The award was created to publicly recognize employers who provide exceptional support to their Guard and Reserve employees. It is the highest in a series of employer recognition awards given by the Department of Defense.

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VA Rolls Out ‘Innovators Networks’ at 8 Sites

The Department of Veterans Affairs is attempting to build a “culture of innovation” among its employees, beginning with hiring full-time “innovation specialists” for one year at eight pilot facilities.

Last week, VA announced the “Innovators Network” — a broad initiative to get employees to contribute their own ideas about how to improve veteran services. In addition to the new innovation specialists, each pilot facility plans to offer training in topics such as entrepreneurship and “human-centered design,” a technology-development process prioritizing ease-of-use instead of the back-end infrastructure.

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Going Beyond Jack of All Trades

The White House-driven category management initiative offers important new opportunities for procurement professionals.

For the first time, for example, they have a chance to specialize in and master specific categories of spending, in addition to being jack-of-all-trade buyers. Category management of more than $270 billion in annual spending on commonly purchased goods and services requires skills not yet gathered in any existing federal position description, nor taught in federal procurement training institutions.

More than ever, the procurement corps has an opportunity to deepen its relationship with the programs accomplishing the true business of government — its missions. More than ever, government buyers are expected to deeply understand their markets and suppliers.

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GSA launches economic development effort

The General Services Administration this week debuted an effort the agency said will help grow local economies by “better aligning GSA’s building, leasing, and relocation plans with the economic development goals of local communities.”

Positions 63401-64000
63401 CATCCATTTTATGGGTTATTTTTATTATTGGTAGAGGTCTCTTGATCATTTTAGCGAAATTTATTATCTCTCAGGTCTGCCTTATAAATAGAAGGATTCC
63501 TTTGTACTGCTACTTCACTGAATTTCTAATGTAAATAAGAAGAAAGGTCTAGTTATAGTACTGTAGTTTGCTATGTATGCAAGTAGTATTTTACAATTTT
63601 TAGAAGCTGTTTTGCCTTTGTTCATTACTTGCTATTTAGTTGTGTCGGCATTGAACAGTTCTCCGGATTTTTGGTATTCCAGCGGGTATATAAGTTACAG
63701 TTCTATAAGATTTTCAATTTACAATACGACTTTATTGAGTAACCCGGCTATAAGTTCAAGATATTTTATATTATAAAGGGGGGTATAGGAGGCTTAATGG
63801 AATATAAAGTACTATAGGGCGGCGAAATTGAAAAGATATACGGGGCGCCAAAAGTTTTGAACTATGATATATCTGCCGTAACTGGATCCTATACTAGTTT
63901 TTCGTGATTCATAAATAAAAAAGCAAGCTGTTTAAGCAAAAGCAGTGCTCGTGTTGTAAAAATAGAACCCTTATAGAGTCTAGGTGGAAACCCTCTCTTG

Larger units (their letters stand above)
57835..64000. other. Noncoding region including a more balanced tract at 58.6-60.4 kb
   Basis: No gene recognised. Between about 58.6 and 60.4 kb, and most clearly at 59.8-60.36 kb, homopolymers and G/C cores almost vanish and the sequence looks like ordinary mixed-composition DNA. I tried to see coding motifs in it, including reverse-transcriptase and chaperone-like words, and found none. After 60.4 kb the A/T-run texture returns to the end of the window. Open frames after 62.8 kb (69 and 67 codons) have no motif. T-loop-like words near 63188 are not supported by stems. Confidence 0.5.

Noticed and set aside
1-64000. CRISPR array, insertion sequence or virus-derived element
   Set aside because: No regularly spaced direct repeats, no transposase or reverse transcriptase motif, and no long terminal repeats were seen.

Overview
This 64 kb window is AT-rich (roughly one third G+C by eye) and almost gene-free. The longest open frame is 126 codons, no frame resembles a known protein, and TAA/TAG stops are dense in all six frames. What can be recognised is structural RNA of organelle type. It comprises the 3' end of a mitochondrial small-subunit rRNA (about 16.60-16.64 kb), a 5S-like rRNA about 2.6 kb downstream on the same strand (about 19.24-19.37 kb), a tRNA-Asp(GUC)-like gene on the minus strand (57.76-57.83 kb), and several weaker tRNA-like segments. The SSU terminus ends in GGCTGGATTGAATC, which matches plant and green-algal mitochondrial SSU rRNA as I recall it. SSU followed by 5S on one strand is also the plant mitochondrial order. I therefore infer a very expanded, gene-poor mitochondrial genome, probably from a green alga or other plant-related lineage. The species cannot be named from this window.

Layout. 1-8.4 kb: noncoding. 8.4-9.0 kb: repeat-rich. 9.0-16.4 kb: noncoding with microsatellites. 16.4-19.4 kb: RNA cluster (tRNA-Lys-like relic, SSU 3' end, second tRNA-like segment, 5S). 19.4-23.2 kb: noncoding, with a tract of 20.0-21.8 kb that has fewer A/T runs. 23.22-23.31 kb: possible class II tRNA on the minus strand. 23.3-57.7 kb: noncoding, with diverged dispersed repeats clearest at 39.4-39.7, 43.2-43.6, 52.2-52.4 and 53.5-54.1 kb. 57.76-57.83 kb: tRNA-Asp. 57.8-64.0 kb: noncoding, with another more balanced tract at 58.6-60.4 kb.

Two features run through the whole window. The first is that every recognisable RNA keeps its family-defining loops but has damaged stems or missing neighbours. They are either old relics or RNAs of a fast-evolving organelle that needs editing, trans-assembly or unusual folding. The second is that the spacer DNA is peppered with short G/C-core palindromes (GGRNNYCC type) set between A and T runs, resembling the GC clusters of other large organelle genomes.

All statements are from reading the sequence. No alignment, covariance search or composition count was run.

GSA Administrator Denise Turner Roth launched the effort, dubbed the Economic Catalyst Initiative, with a tour of three cities where the agency is executing deals that are mutually beneficial to the federal government and local communities.

On Nov.16, Roth went to Detroit, where GSA will invest $70 million in a commercial building that the agency bought for $1. GSA plans to consolidate more than 700 federal employees from around the area in the single federally owned location, while freeing up commercial space in downtown Detroit for use by the private sector.

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Fiscal 2016 filled with defense opportunities

Defense agencies across the Defense Department have made their budget requests for fiscal 2016, and with those requests come a slew of defense opportunities for the contracting community.

Speaking at their Government IT Sales Summit on Thursday, immixGroup analysts broke down each defense agency’s budget request and discussed where the money is going.

Obviously, the Defense Department has wanted similar things from year to year.

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Acquisition Sun could be setting on DUNS

The federal government is taking the first steps toward getting rid of a proprietary business identifier it uses in its procurement processes and that critics say weakens open-data initiatives.

To track its spending, the government requires contractors and grantees to obtain a unique identifying code under the Data Universal Numbering System, which is maintained by Dun and Bradstreet. Companies and the government must pay each time they use the codes, which ends up costing millions of dollars every year.

Critics of the DUNS number say that continuing to use a proprietary code to track public information makes little sense economically or for governmental efforts to open up access to public data in new ways.